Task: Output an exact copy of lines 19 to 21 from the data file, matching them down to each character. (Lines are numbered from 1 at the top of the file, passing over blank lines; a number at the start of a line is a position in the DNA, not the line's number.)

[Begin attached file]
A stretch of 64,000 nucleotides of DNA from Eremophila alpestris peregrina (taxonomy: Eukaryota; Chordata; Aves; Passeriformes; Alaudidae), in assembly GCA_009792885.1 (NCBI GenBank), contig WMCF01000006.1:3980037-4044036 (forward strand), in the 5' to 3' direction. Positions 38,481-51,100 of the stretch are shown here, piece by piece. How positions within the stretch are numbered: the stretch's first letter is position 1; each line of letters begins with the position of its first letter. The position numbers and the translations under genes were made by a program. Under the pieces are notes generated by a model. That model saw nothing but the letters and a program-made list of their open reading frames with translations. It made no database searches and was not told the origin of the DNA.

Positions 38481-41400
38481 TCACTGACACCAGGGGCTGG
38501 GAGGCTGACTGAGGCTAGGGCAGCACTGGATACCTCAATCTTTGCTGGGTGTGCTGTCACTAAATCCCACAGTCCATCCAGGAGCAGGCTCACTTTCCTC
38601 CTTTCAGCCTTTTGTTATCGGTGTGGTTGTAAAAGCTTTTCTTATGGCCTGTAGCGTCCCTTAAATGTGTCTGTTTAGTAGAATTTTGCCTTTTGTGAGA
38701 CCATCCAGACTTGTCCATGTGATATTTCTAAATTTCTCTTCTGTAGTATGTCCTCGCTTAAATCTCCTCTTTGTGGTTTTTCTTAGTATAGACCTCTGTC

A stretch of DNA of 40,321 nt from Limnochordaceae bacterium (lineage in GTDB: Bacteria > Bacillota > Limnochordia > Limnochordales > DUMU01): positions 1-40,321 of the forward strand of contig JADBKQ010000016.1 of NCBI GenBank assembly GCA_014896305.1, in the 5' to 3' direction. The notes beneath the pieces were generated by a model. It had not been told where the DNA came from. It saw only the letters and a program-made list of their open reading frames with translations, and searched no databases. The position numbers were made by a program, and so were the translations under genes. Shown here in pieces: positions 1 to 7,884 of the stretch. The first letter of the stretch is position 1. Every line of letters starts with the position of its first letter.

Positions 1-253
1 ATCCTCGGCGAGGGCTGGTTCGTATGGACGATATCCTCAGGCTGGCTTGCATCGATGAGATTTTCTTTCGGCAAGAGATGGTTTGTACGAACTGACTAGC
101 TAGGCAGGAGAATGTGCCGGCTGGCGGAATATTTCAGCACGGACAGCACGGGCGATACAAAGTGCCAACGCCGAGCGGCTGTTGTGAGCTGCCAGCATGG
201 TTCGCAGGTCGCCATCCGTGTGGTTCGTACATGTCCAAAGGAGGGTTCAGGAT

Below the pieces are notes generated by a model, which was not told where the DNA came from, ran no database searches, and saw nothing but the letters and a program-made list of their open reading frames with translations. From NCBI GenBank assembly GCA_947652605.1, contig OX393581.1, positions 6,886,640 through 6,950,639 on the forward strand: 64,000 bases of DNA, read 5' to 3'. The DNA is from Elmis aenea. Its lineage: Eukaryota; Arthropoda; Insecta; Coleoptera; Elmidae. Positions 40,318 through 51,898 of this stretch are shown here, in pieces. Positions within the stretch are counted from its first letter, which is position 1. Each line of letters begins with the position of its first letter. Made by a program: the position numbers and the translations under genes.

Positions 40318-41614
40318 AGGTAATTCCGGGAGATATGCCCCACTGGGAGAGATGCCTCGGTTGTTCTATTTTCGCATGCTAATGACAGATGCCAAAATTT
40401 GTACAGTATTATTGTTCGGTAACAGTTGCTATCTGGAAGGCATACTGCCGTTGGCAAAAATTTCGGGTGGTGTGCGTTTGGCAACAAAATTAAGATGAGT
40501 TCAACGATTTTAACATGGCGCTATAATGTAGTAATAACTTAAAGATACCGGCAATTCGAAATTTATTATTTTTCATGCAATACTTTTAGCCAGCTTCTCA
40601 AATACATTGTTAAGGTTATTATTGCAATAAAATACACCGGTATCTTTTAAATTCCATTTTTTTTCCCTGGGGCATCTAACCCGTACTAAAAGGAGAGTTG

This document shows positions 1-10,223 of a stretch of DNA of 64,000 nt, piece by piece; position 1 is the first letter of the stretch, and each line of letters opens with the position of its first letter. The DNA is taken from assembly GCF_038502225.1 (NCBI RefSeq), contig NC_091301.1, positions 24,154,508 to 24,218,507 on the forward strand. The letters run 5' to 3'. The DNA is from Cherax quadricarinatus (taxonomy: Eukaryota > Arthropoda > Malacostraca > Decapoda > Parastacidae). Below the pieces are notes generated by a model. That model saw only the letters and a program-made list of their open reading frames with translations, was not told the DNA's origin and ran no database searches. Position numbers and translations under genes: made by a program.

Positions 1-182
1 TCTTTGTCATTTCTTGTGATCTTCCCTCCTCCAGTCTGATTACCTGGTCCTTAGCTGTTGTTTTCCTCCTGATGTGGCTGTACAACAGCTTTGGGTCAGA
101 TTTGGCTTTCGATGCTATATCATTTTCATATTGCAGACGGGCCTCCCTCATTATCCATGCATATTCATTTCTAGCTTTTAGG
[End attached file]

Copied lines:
Positions 1-182
1 TCTTTGTCATTTCTTGTGATCTTCCCTCCTCCAGTCTGATTACCTGGTCCTTAGCTGTTGTTTTCCTCCTGATGTGGCTGTACAACAGCTTTGGGTCAGA
101 TTTGGCTTTCGATGCTATATCATTTTCATATTGCAGACGGGCCTCCCTCATTATCCATGCATATTCATTTCTAGCTTTTAGG